When To Invest In Your Right Livelihood

Women in permaculture often tell me they feel like they have to know EVERYTHING related to permaculture, and they struggle with knowing which skills they need to have, and which courses to take. Today, I’ll share with you some “business savvy” approaches to making that important decision. 

At the beginning of my permaculture path, I took all kinds of courses, and loved them all, but ended up spending a lot of money without increasing my earning ability. Now, I use the questions below whenever I am considering whether to invest in a training program. (Note the word “invest.” You want to discern if the training will yield both short-term and long-term benefits!)

First of all, it’s great to do some strategic thinking about your current state, by brainstorming answers to these questions:

What is not happening now that needs to happen to thrive in my right livelihood? 

What is happening now that I don’t want to happen? 

Next, look at the lists you just made. Are there points that need to be prioritized? Star those, they are your strategic priorities.

Now, consider your answers to the following questions:

  1. Does this training address one of my strategic priorities? If the answer is no, should you be investing in another training instead?
  2. Does the training really address at least one item on my brainstormed lists? How will it shift these?
  3. Will this training save me time, money, and/or struggle now?
  4. Will the training improve my ability to earn?
  5. Do I trust the leaders of the training? Do they have something to teach me?

What insights do you glean from this reflection?

For geeks like me, you will want to put some concrete dollar figures to all this, so here’s a an even more “businessy” approach adapted from Vicki Faulkner, Head of Training and Development at the University of Brighton in the UK:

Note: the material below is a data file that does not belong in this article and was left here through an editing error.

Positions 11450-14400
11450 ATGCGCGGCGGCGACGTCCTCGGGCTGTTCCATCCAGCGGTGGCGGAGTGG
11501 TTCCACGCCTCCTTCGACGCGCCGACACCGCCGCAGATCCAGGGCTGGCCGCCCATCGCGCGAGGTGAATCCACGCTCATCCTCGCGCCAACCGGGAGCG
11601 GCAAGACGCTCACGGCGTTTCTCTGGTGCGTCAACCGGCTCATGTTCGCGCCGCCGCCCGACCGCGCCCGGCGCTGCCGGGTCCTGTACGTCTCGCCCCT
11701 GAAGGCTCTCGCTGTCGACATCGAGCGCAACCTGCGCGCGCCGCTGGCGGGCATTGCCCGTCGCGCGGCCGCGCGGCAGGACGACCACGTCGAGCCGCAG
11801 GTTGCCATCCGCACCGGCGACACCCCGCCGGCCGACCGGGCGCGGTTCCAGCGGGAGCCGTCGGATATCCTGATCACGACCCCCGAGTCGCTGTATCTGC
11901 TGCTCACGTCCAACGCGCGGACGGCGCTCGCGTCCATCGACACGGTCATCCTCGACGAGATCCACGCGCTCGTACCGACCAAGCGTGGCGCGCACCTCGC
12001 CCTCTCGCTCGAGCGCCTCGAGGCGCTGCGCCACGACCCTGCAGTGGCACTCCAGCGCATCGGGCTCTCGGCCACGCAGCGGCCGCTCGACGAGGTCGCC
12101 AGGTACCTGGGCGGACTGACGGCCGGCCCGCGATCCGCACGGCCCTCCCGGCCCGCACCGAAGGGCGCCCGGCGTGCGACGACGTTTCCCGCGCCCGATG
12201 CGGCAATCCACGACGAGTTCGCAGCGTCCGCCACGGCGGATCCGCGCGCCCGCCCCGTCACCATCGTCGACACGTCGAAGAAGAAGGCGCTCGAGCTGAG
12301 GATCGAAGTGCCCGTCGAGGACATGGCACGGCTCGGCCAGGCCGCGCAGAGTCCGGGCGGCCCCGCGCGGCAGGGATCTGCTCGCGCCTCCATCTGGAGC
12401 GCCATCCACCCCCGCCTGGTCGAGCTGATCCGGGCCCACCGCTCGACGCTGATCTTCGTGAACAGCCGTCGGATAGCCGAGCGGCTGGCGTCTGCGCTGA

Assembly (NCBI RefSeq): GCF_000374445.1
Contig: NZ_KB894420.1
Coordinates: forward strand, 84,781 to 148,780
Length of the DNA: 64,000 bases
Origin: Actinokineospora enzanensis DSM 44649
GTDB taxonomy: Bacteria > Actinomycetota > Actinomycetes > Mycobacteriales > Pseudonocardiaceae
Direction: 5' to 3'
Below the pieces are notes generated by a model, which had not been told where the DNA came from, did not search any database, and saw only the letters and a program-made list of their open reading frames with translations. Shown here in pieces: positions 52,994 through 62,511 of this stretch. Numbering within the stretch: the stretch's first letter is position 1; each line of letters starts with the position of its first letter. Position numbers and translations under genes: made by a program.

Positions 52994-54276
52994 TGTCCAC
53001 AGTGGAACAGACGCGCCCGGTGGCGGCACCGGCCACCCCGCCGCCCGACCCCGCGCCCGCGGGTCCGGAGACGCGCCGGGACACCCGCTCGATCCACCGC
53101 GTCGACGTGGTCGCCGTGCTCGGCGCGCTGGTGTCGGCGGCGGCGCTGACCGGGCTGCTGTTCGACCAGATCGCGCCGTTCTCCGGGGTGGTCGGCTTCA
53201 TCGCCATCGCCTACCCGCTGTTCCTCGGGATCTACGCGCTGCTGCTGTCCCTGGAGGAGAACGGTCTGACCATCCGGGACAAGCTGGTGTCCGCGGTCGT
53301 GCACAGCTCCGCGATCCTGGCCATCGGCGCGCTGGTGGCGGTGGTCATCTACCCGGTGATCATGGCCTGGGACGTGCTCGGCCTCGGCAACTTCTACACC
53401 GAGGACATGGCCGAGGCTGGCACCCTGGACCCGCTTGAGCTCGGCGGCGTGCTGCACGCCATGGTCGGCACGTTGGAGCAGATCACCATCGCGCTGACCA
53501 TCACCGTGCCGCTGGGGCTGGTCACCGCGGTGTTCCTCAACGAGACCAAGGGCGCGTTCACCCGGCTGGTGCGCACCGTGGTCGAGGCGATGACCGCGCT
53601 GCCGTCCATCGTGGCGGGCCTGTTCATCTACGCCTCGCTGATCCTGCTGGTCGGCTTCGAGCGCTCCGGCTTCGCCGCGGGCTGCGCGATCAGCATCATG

The term “return on investment” or ROI, measures the business benefit derived from the money you invest in your business.

Here’s a simple calculation of ROI:
Net Gains ÷ Investment costs = Return on Investment

Let’s use this example:
Ana wants to buy a highly recommended book on time management and a book on backyard chickens, but she doesn’t have the $20 for either one. Ten days ago, she decided to make coffee at home and not spend $2.00 daily at the local coffee shop.  She’s saved up the $20, and today–using her best entrepreneurial thinking–she invests in the time management book, and devours it. Tomorrow, she finds that she has liberated an extra hour of billable work time in her day. She bills her work at $45/hr…

Here’s how I calculate the short-term ROI:

First of all, she has to figure out my “Net Gains”, which is what she gains as a return, minus the investment (in this case, in the book), so $45 – $20 = $25

She then plugs that into the ROI equation, so $25 ÷ $20 = 1.25.
This means that for every dollar spent on the book, she got $1.25 worth of benefit. Not bad.

But what about over the longer term?

If Ana maintains her good time management habits for the month (so that she has that extra billable hour every working day), and she works 5 days per week, she now has 20 more billable hours in the month, which means she now has $900 more earning power because of her investment in the book. Nice!

The ROI calculation then looks like this: